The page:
NESBA members exhibit at Indian Hill Music

The Worcester Illustrators’ Guild at Indian Hill

The Worcester Illustrators’ Guild (TWIG) grew from the serendipitous meeting of a group of women who share a need for artistic expression and a love of nature.  Our particular focus in botanical art is intended to promote and encourage the appreciation of plants through careful observation. TWIG is our joint adventure to continue our enduring friendship and mutual support in the pursuit of art, nature, life and laughter.

Judith Baker, Elizabeth Golz-Rush, Nancy Horrall,
Susan Houde, Judith Ianelli, Kathleen Kummer,
             Jeanne Kunze, Joan Smith, Karen Tucker

Elizabeth Golz-Rush

Indian Hill Music
36 King Street (Routes 2A/110)
Littleton, MA 01460

September 4  through October
 M-F 9am-8pm; Sat. 8am-4pm*

artist reception:  September 21
Blackman Hall Art Gallery

Elizabeth Golz-Rush

*PLEASE NOTE: Contact Indian Hill before planning your visit as there could be an event in our gallery space: 978.486.9524 (press 0). The works are available for purchase; inquire at Indian Hill Music or contact the artist.

Karen Tucker

Kathleen Kummer

Four NESBA members accepted in the 21st Annual International

American Society of Botanical Artists at Wave Hill 
September 8 – December 2, 2018

Launching ASBA’s collaboration with Wave Hill, the selection jury of Ken Druse, Karen Kluglein, and Eileen Jeng Lynch met in April to choose artworks to be included in the 21st Annual International. Jurors selected 48 artworks from an extremely competitive field of about 190 entries. Artists included hail from the US, Australia, Canada, France, Japan, Russia, Slovenia, and the UK, and fourteen of these have never before been included in an ASBA exhibition.The participating
NESBA members are: Jeanne Reiner, Jamie Kim, Faye Van Wert, and Jeannetta vanRaalte.
Jeanne Reiner

This year’s exhibition features native and exotic flowers, fruits, roots, trees and vegetables, including some specimens found at Wave Hill. 

Unique points of view, bolstered by an attention to detail that is almost excruciating, emerge from the interpretations offered, with the power to astonish and provoke us. Ken Druse explains in his essay in the accompanying catalog:

Nature is exquisite in its own rights. But very often, it takes a special eye to remind or show us for the first time how glorious it is. Photography makes a record, like seeing the world through the screen of a phone—perish the thought. Botanical art makes us stop, just like gardening: we can’t text a friend and dig a hole at the same time or weed or nurture a precious seedling. Ken Druse

Fruit of Hibiscus
Jamie Kim

Fay Van Wert

Japanese White Pine Bonsai
Jeannetta vanRaalte

NESBA demo day at the Ames Mansion in Borderlands State Park

For the 5th straight year The Friends of Borderland State Park in Easton, MA have invited NESBA to put on its much enjoyed Demo Day. The Friends consider NESBA's Demo Day to be its most successful event for the general public.

It is NOT exaggeration to state that NESBA 's Demo Day is largely the reason The Friends established a separate Botanical Art category, with generous cash prize, as part of its annual Blanche Ames National Juried Art Exhibition.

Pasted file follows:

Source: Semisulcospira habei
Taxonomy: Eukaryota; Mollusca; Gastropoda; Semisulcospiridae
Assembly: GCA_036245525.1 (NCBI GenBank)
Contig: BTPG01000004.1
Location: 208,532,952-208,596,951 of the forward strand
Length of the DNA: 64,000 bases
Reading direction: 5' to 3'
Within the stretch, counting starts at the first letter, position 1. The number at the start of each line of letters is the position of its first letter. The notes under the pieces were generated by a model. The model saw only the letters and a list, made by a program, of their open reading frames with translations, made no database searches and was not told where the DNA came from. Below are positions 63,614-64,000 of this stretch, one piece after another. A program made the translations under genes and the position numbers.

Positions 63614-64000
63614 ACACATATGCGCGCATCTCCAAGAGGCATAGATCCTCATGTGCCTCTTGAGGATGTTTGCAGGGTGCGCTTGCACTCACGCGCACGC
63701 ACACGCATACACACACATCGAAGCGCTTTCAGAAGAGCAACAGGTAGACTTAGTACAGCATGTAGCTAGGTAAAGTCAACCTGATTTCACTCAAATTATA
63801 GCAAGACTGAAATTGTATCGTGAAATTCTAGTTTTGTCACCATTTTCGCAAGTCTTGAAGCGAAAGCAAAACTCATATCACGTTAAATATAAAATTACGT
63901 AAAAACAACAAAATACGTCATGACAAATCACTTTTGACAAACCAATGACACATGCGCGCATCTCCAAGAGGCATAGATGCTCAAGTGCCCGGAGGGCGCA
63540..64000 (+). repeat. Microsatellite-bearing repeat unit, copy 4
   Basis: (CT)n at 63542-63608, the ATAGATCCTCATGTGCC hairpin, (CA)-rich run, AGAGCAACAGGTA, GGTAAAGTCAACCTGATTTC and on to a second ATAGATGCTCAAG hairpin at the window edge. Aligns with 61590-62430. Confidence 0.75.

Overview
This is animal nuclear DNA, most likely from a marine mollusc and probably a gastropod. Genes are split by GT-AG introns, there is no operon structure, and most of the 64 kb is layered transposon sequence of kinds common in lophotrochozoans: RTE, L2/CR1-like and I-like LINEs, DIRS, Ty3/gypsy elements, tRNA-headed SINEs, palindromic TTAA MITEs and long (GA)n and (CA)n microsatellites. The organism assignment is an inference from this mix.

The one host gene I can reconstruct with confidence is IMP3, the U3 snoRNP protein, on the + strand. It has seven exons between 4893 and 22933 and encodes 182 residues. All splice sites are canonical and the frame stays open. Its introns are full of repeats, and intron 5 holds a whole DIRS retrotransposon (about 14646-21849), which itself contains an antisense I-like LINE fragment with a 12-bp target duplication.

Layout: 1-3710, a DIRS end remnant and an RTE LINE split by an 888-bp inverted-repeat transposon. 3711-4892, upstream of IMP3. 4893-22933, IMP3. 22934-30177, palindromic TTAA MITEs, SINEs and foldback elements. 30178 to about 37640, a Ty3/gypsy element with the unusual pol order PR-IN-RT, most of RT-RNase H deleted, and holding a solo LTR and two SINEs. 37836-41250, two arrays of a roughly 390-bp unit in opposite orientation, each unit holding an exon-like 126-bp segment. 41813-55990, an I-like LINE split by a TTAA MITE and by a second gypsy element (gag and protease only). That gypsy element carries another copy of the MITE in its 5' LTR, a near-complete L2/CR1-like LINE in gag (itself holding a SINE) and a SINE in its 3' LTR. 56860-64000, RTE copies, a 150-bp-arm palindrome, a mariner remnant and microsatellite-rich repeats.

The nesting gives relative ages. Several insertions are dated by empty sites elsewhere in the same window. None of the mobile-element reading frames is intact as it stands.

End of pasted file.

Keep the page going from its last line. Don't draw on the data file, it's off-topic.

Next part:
The venue is a beautiful cool covered porch with wisteria vines, attached to the south side of the mansion.

Visitors have a chance to try their hands at creating botanical art. 

 Hostesses from the Friends of Borderlands,  Sheila Paiva Jones,  Andrea Miller and Linda Taylor.  

NESBA Exhibits at the Newport Flower Show.

A NESBA members’ juried exhibit at the 2018 Newport Flower Show took place at Rosecliff Mansion in Newport RI on Friday June 22  thru Sunday June 24, 2018.

Members Maria Bablyak, Celeste Hurley and Rita Edmunds, and Irene as well as exhibit chair Joan Pierce helped to set up the exhibit in the beautiful "summer cottage" in Newport.

Plan Ahead for next summer's NESBA exhibit at Fruitlands Musum- Shaker Plants

List for seeds, Shaker herbs and medicinal herbs

Miller, Amy Bess, Shaker Medicinal Herbs; A Compendium of History Lore and Uses: Published in Association with Hancock Shaker Village.

Shaker Herbs and Seeds
Fruitlands Museum
Harvard, MA

Fruitlands Museum, Harvard, MA

Fruitlands Museum, founded in 1914 by Clara Endicott Sears, takes its name from an experimental utopian community led by Bronson Alcott and Charles Lane which took place on this site in 1843. Recently, Fruitlands became a Trustees of Reservations site.
The Fruitlands campus includes:

· The Fruitlands Farmhouse, the site of the experiment in communal living led by Alcott and Lane in 1843
· The Shaker Museum, the first Shaker museum in the country and home to the largest archive of Harvard Shaker documents in the world, housed in an historic building moved here from the Harvard Shaker community.
· The Native American Museum, which houses a significant collection of artifacts that honor the spiritual presence and cultural history of the first Americans including New England Native culture and a survey of culture in the Plains, Southwest and Northwest.
· The Art Museum, including a collection of over 100 Hudson River School landscape paintings and over 230 nineteenth century vernacular portraits, the second largest collection in the country along with a variety of rotating exhibits throughout the year.
· The Wayside Visitor Center, exhibiting information on Fruitlands’ landscape and environment and providing classroom space for education programs and classes.

About the Shakers: